Facebook speaks: how engagement in travel is evolving

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Facebook speaks: how engagement in travel is evolving

Lee McCabe has been the global head of travel at Facebook, the social network with 1.2 billion users, since October 2012. A veteran of Expedia, he knows the travel industry well.

McCabe recently spoke with Tnooz by phone about how travel marketers are getting better at using Facebook to gain transactions.

He had a lot to say about mobile, particularly about how Facebook can help travel companies maintain engagement with their own branded mobile apps. He also thinks travel suppliers still haven’t fully grasped how mobile will upend their digital marketing strategies.

A closer attention to travel marketing

In 2011, Facebook created a team of employees whose jobs are to liaise with travel brands. McCabe oversees this group, which he says was created:

“…to better understand brands’ needs, learn to speak their language, and most importantly, build the right products and services for the industry…. We verticalized for several industries, not just travel…. I can’t give you specifics, but travel is one of our fastest growing verticals.”

Facebook doesn’t disclose its headcount numbers or revenue by vertical. But a source at the company has put the travel vertical headcount at a little more than 50 employees.

Q&A with McCabe

Does the travel industry understand mobile?

I think the online travel agencies get it, but I don’t think suppliers understand that the whole travel booking paradigm is changing — moving from web to apps.

A recent PhoCusWright report shows that mobile travel bookings will be 12% of bookings — not just online but the total travel market — in the US next year. [via US Online Travel Overview Report Thirteenth Edition].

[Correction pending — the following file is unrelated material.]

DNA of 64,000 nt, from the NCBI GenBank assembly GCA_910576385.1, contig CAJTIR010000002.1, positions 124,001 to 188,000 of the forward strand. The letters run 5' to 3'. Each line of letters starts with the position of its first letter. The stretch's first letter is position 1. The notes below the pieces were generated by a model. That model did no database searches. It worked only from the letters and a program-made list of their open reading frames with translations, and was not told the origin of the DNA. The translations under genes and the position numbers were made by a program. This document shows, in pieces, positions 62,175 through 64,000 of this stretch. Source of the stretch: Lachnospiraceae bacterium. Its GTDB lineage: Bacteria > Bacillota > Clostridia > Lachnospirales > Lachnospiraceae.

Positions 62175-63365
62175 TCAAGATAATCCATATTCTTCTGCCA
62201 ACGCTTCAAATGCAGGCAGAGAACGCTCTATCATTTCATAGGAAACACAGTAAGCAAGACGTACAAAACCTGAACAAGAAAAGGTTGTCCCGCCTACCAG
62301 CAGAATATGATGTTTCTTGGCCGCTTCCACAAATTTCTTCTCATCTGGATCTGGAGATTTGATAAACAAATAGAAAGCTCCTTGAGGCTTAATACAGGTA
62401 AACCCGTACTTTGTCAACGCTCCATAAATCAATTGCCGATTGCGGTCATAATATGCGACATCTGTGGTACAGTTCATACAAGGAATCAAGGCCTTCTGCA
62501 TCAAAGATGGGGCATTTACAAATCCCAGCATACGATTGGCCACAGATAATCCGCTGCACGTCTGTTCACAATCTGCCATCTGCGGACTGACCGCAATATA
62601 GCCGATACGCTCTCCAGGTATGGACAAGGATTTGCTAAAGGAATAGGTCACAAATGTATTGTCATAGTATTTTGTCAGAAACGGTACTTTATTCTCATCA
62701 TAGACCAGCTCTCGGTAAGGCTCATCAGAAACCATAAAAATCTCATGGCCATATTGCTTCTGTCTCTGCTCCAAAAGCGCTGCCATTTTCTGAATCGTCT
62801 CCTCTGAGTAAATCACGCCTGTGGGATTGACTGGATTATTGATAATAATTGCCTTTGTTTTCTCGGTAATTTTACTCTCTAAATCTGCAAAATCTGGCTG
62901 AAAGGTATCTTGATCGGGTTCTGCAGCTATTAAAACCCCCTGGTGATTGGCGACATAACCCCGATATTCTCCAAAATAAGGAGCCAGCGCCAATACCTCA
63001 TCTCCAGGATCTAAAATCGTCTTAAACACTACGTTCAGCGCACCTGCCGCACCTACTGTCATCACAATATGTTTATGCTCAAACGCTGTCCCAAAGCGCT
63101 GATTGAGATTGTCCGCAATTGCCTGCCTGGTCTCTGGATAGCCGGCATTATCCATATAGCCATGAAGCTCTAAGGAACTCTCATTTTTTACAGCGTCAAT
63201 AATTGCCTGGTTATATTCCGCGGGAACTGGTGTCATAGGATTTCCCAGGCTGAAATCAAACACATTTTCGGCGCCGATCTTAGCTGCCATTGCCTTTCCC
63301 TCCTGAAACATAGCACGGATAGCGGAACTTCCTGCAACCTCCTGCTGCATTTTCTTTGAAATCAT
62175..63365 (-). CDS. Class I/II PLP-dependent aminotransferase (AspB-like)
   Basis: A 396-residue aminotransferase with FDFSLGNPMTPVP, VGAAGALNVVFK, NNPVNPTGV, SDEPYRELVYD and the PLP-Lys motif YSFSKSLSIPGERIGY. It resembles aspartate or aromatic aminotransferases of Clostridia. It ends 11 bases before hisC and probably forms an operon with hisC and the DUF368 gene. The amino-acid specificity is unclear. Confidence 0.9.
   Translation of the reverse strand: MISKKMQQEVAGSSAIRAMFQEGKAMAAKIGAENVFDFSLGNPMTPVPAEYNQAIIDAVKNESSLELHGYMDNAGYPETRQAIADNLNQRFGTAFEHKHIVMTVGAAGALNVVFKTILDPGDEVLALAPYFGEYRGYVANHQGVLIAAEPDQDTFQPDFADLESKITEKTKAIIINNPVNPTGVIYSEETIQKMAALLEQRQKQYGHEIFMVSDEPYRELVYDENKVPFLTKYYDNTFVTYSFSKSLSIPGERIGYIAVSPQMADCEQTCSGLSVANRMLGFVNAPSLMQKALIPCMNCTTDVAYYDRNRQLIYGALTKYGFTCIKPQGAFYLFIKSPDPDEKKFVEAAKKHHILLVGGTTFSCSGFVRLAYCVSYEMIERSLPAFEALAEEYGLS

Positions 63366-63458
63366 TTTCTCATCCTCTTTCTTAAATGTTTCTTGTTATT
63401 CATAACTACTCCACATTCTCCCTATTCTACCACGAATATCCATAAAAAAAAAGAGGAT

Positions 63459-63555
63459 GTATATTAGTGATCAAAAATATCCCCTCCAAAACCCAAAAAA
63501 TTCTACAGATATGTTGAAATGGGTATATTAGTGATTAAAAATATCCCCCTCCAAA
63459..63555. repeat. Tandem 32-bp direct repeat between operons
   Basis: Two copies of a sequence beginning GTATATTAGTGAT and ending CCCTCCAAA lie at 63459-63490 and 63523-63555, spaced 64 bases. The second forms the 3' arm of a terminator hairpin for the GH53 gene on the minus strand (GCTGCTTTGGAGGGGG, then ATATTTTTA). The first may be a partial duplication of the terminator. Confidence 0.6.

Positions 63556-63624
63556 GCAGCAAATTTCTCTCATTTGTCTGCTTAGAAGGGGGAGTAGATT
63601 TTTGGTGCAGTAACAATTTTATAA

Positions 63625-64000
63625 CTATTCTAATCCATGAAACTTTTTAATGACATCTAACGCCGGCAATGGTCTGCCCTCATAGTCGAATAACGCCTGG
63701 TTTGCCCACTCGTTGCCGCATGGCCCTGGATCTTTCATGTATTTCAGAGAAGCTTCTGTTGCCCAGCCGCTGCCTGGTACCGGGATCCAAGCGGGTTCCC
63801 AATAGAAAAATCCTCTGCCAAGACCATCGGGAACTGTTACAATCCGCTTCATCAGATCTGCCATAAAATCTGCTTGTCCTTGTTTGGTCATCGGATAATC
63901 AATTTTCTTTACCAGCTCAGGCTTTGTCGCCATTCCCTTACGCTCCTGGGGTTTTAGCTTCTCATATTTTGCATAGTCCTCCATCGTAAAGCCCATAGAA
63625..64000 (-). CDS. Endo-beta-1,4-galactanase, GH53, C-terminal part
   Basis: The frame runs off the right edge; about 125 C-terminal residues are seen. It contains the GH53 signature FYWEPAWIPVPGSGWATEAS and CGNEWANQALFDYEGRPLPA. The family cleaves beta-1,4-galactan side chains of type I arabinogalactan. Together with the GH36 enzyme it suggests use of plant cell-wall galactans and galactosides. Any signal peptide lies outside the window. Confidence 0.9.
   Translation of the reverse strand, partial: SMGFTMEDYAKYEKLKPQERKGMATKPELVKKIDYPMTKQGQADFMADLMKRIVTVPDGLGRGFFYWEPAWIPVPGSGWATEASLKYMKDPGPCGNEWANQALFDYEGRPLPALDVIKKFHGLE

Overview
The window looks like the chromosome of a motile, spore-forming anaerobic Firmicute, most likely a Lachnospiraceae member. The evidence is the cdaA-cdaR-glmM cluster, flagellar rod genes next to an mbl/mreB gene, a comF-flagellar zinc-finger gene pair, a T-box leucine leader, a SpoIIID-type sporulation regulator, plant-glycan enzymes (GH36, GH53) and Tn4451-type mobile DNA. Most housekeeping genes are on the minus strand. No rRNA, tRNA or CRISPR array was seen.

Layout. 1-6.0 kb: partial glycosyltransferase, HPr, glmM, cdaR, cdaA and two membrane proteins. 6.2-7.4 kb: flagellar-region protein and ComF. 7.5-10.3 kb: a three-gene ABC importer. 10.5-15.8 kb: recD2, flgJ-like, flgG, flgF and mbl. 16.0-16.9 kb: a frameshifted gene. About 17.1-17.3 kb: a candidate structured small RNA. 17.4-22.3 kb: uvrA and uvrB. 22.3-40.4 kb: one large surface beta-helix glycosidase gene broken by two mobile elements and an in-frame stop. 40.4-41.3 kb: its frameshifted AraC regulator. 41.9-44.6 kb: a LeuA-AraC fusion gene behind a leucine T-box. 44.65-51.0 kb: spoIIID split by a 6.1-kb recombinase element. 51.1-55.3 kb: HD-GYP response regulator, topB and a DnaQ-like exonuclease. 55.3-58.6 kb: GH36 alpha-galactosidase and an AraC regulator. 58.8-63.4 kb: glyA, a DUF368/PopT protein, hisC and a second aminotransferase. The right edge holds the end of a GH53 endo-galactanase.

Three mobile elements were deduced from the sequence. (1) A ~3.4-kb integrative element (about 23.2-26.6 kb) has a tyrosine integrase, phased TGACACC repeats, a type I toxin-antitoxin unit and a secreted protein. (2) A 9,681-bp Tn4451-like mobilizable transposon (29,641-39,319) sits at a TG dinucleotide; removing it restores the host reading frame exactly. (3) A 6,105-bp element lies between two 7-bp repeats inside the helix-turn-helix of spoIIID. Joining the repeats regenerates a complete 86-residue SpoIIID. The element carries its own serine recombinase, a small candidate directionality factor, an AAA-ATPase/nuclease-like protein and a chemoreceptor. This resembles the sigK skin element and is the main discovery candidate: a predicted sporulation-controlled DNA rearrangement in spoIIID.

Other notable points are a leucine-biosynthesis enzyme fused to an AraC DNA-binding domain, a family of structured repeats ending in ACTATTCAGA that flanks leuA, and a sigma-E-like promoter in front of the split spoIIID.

That’s huge. And it requires different tactics than marketing for the desktop web.

We’re moving away from this world where people will browse 20 to 30 different websites. Surfing, browsing, and searching.

We’re moving toward apps. On mobile devices, apps offer a superior user experience than the web does. That’s why show something like 80% of the typical mobile user’s time is spent on apps.

A huge chunk of that, maybe 25% of that mobile usage, is time spent on Facebook’s own app, people’s window on the world.

If you think the average person only has about 26 apps on their mobile device, they’ll never have a lot of travel apps. They will probably have an aggregator app, like an OTA or a metasearch. Maybe a hotel brand they’re loyal to. An airline they’re loyal to. Maybe a car rental one.

In terms of transactional apps, that will pretty much be it. All the rest of the apps will be utility — maps, currency conversion, maybe language.

So bearing that in mind, all these travel companies want to, first, develop a good app that people like, and, second, do everything they can to get as much penetration on as much mobile real estate as possible.

First mover advantage is going to count. Once a user has an app that he or she is happy with, the opportunity or inclination for switching will be low. This is where the world is moving. Especially for apps about travel bookings.

So there’s just a huge window of opportunity now to 1) landgrab that as quickly as possible — which Facebook will play a big part in faciliating — and 2) keep people active on the app — and again, we’ll play a big part in that. In both cases via ads in News Feed that encourage people to take action in travel brands’ apps.

Another thing the industry isn’t grasping is that apps are about more than just about smartphones. Today we think of apps only about smartphones or tablets. But in the next five years, all the new devices will be app-driven. In-car platforms, like Apple’s CarPlay, that will all be app-driven.

And whatever direction we go in with wearables — smartwatches or smart glasses or something else — I don’t know which. But I do know they’ll be driven by apps.

What’s a successful example of Facebook helping a travel client boost mobile app installs?

Hotel Tonight, the same-day booking app, is a good example of a company we’ve had a positive case study with. It was able to get a 10 times higher click-to-install rate using Facebook’s mobile app install ads.

Mobile app install messages can appear in News Feed. When Hotel Tonight advertises. We display an ad unit that says something simple like “Hotel Tonight — Install now”. Clicking on the link takes users to, say, the Android or Apple store for easy installation. That is working really, really well.

Anything newer in mobile?

We recently released “mobile app engagement.”